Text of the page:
Mainer Cowl Tips

One of my favorite simple cowl patterns is my Mainer Cowl. I recently revisited it, after needing a simple travel project. And one of the reasons I realized I loved it so much is because it’s an easy project to “read” your knitting, so you don’t need to use paper/pencil to keep track what round you are on. This is super helpful when you are traveling, or when you just want a project you can mindlessly knit away on.

Tips on Reading Your Knitting in Mainer Cowl:


The stitch pattern used in Mainer Cowl is just knits and purls. The most important part of reading your knitting in this pattern is to know what a purl stitch looks like. In case you’re not sure, purl stitches have bumps that show on the right side of your work. In the image below I have circled in red the 2 purl stitches. You can see how, opposed to the stitches on either side of it, these 2 stitches have bumps showing on the right side of the work:


This stitch pattern is a 4-round-repeat (i.e., you repeat 4 rounds over and over again). The odd rounds (rounds 1 and 3) are always just knit rounds (so you knit every stitch). The even rounds (rounds 2 & 4) are the ones where you are creating the texture, so you’re working knits and purls. So how can you tell if the round you are about to start is an odd round or an even round? Look for those purl bumps! If you see purl bumps sitting right under the needle, that means the last round had some purls in it and so it must have been an even round – and that would mean the next round is an odd round (one where you just knit every stitch). See image below for an example of this:

Now if you don’t see any purl bumps sitting right underneath the needle, that means that round you just worked must have been an odd round (where you knit every stitch), and so the next round must be one of the even rounds. Which brings up the next tip…how do you know if you should work a Round 2 or a Round 4??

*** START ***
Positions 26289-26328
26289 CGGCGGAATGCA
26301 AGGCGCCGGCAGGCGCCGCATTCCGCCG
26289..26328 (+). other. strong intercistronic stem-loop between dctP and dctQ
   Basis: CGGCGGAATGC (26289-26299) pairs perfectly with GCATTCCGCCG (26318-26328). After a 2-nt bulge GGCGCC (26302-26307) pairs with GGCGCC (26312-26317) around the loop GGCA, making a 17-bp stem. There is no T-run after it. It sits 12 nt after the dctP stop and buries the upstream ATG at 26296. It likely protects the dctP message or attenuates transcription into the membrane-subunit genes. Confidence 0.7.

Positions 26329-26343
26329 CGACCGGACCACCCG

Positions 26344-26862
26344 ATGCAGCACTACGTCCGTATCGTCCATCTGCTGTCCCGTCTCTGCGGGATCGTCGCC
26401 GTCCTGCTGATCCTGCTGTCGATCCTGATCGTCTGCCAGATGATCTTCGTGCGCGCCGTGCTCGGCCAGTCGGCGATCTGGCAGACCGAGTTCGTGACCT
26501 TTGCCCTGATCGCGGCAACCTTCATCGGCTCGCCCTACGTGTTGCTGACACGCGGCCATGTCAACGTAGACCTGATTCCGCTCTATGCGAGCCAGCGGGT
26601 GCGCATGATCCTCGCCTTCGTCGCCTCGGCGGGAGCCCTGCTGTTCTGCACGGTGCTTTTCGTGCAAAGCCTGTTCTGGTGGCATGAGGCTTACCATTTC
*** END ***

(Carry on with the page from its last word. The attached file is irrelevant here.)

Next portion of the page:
As we’ve already established, in this stitch pattern the ‘texture rounds’ (the ones where you work both knit and purl stitches) are Round 2 and Round 4. From Tip #2 we already know how to tell if we need to work an even round. So if we know we need to work an even round, how do you know if it’s a Round 2 or a Round 4? It’s all about the purl bump placement!!

So to review: Round 2 starts with a “p2, k4” and Round 4 starts with a “k3, p2“. So you will either start with 2 purl bumps or start with 3 flat knit stitches and then have your 2 purl bumps. Let’s call these purl bumps “dashes” since that’s kind of what they look like.

Now look at your fabric and see where you worked your last “dash” at the beginning of the last even round. So look 2 rows down, right at the beginning of the round – is your dash right at the beginning of the round, or is it more to the left? If the last dash is right at the beginning of the round, then the last even round you must have worked was a Round 2 since that one starts with p2. If the dash is more to the left of the beginning of round, then you must have worked a Round 4 since that one starts with k3, then you p2. See my image below for a visual of this (note that the red line marks the beginning of the round):

So if you see that in your last even round that your dash is at the very beginning of the round, that means your next round should be a Round 4. And vice versa – if the last dash is more to the left of the beginning of the round, then your next round should be a Round 2.

With these 3 tips, once you get the pattern established you’ll be able to know exactly what round you are on without having to keep track with paper and pencil. You’ll be “reading” your knitting instead!